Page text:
AMRestore: Protecting Your Family History

AMRestore: Protecting Your Family History

People all over the world are gaining interest in learning more about their family history. DNA tells us a lot about where we come from, but historic documents can give provide exquisite details. That is why these documents must be preserved.

The World Cup, while one of the most popular sporting events on the planet, hasn’t always been popular in the US. The event has become more popular in recent years, but as Americans grow to like soccer, there comes a problem; which team to cheer for? In the past, the US men’s team hasn’t gotten very far against superstars like Brazil, Portugal, or Germany, and this year they aren’t even in the competition. A clever marketing campaign by one of the 2018 World Cup partners, 23andme, offers Americans a chance to ‘root for your roots” by taking a DNA test to trace their genealogy back to their original place of origin.

Searching for Your Roots

All of this speaks to the fact that Americans are obsessed with genealogy. It makes sense; as a nation of immigrants, we all want to know where we come from. We don’t have the luxury of centuries of political or social history easily visible around us. As a part of this melting pot, we have all been blended together.  Knowing where we come from, even if it was hundreds of years ago, gives us a sense of identity and legitimacy. It grounds us in a society that lacks certain defining factors that are present in older places such as Europe or Japan. Services like 23andMe offer a simple quick-and-easy answer to the question of genetic identity, all wrapped up in a slick user experience.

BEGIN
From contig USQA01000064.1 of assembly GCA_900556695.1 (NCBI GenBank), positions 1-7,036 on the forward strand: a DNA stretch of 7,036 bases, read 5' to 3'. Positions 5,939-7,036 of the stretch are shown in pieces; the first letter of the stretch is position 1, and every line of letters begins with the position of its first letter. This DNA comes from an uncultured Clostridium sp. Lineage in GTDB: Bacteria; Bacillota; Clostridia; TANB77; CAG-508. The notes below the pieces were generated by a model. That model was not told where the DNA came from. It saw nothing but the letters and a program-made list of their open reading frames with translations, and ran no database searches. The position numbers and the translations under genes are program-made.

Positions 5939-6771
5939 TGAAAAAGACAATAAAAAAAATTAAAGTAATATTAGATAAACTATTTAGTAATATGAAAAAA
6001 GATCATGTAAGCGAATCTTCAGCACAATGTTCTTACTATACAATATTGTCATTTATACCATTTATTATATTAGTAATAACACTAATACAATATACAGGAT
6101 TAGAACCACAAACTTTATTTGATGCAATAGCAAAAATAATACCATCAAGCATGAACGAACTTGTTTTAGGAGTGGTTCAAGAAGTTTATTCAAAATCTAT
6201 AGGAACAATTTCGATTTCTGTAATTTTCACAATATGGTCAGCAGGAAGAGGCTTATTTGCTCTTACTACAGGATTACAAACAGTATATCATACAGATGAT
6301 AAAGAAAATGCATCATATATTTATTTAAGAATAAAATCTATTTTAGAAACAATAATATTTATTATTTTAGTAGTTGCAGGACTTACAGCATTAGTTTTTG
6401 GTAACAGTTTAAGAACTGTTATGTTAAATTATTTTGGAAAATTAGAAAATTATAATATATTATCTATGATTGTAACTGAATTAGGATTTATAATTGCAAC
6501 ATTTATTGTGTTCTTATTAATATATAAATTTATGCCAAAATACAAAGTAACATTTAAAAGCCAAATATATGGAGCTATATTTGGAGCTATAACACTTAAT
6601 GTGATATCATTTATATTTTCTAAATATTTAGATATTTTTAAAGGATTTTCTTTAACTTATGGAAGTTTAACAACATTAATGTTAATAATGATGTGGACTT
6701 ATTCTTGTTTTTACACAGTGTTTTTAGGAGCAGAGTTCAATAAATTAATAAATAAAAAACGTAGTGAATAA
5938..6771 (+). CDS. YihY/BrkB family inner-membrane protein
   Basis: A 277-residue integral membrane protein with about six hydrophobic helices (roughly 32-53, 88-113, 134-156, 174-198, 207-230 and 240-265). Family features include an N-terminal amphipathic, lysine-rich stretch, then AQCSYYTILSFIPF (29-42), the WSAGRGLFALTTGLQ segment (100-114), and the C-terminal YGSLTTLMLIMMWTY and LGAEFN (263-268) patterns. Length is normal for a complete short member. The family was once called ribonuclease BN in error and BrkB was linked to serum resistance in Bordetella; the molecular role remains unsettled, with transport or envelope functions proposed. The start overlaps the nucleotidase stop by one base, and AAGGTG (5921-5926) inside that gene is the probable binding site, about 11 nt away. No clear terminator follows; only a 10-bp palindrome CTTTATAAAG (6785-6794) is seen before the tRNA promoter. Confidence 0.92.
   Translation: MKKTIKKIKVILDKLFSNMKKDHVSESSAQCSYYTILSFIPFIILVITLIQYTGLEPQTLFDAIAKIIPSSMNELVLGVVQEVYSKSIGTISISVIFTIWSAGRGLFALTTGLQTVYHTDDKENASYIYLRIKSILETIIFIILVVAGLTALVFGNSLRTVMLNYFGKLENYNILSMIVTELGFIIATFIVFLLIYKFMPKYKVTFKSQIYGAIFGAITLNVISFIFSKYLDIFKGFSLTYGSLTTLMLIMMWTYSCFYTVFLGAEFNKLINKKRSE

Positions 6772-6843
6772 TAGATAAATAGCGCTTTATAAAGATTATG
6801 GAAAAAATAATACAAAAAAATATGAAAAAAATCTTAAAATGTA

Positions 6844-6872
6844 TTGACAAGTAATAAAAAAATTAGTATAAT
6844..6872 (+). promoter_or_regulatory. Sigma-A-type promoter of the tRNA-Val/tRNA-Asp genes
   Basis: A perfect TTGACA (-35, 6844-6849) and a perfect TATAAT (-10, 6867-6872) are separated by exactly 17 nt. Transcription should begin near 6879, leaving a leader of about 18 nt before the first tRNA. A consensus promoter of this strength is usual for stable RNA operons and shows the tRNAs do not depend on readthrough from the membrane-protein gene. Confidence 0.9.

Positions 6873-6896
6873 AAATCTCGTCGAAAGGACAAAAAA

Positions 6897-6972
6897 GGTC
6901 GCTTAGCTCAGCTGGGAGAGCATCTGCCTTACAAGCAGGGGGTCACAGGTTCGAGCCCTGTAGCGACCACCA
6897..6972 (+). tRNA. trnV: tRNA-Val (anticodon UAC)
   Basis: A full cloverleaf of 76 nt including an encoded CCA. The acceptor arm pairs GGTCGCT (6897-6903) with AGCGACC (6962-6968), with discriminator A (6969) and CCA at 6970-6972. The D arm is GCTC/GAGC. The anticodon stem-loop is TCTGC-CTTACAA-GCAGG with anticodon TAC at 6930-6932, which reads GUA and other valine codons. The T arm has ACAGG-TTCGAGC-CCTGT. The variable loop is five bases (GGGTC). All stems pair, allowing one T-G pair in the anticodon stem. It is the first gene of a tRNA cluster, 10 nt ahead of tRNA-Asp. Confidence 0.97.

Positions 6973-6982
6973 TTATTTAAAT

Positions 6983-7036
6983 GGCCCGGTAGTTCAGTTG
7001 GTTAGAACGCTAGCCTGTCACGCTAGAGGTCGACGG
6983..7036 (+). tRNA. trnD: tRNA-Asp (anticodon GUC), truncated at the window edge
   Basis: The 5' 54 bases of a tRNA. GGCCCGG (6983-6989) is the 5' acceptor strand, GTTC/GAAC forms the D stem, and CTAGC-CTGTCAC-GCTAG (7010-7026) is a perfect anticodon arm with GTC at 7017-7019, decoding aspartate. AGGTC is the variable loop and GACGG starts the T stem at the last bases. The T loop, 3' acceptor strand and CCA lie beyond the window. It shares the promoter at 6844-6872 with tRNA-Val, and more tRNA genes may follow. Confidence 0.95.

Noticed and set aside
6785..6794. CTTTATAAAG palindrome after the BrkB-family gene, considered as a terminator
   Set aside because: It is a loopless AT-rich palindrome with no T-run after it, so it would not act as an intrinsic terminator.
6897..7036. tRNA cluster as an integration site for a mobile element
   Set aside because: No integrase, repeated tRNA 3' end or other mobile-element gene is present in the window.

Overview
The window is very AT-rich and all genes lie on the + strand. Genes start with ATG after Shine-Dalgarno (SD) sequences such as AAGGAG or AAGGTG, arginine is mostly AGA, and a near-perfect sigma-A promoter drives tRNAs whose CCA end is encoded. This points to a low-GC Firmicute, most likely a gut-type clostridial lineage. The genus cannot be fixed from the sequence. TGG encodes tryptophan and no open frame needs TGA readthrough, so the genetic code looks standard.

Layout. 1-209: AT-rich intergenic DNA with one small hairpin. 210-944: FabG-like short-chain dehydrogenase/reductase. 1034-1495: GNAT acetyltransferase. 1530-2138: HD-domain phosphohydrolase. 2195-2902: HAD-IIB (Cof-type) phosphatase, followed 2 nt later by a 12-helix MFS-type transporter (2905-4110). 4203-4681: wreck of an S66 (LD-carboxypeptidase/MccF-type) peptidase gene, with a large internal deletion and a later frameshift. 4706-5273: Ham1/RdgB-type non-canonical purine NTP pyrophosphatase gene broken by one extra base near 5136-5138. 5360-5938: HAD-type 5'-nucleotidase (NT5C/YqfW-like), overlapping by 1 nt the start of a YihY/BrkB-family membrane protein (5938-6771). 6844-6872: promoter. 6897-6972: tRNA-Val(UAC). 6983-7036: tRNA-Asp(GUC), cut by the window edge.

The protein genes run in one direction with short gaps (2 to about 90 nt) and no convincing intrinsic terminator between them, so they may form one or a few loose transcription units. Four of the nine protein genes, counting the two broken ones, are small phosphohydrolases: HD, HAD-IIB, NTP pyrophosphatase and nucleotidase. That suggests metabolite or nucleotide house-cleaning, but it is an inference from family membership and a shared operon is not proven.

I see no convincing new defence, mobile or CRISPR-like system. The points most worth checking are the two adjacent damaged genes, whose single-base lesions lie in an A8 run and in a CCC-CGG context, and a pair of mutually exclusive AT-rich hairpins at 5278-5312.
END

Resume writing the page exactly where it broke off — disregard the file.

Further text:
Preserving Your Records

Thanks to affordable, accessible DNA testing and improved archival websites, US Americans are enjoying a renewed interest in their heritage. Internet resources such as ancestry.com provide the document trail to go with, but many people might not be aware of the treasure trove of documents that they actually have in their own homes. Every family has accumulated paperwork over the years that often sits piled in boxes in the attic or basement; birth certificates, naturalization papers, and love letters that sit forgotten for decades. These documents tell just as much about a family, if not more, than DNA and should be cared for properly. Storage is key to keeping these precious documents safe and intact. Paper can decay rather quickly and needs a climate-controlled environment to last. Humidity should be kept below 65% in order to prevent mold and insects from spreading through the paper, though too little humidity can actually cause the paper to dry out and become brittle. Paper should be stored below 75 degrees Fahrenheit in order to prevent decay. So hot attics, garages, and basements should be avoided. Papers should also be stored flat, rather than rolled up or simply stuffed in a box or drawer. The containers and folders that you use to store them should also be archival quality, meaning acid-free so as not to further degrade the paper.

AMRestore to the Rescue!